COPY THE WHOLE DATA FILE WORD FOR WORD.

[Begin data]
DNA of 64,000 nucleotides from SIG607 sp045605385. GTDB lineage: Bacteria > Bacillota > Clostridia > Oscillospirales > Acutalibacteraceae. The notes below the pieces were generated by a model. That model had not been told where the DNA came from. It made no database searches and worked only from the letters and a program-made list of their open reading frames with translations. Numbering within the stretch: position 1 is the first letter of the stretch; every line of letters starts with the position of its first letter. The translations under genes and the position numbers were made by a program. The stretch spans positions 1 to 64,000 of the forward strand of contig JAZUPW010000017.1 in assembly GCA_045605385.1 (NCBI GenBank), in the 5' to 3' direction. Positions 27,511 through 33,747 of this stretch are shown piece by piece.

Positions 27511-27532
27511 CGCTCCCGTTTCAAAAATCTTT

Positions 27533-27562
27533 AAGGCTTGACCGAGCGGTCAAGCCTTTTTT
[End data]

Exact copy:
DNA of 64,000 nucleotides from SIG607 sp045605385. GTDB lineage: Bacteria > Bacillota > Clostridia > Oscillospirales > Acutalibacteraceae. The notes below the pieces were generated by a model. That model had not been told where the DNA came from. It made no database searches and worked only from the letters and a program-made list of their open reading frames with translations. Numbering within the stretch: position 1 is the first letter of the stretch; every line of letters starts with the position of its first letter. The translations under genes and the position numbers were made by a program. The stretch spans positions 1 to 64,000 of the forward strand of contig JAZUPW010000017.1 in assembly GCA_045605385.1 (NCBI GenBank), in the 5' to 3' direction. Positions 27,511 through 33,747 of this stretch are shown piece by piece.

Positions 27511-27532
27511 CGCTCCCGTTTCAAAAATCTTT

Positions 27533-27562
27533 AAGGCTTGACCGAGCGGTCAAGCCTTTTTT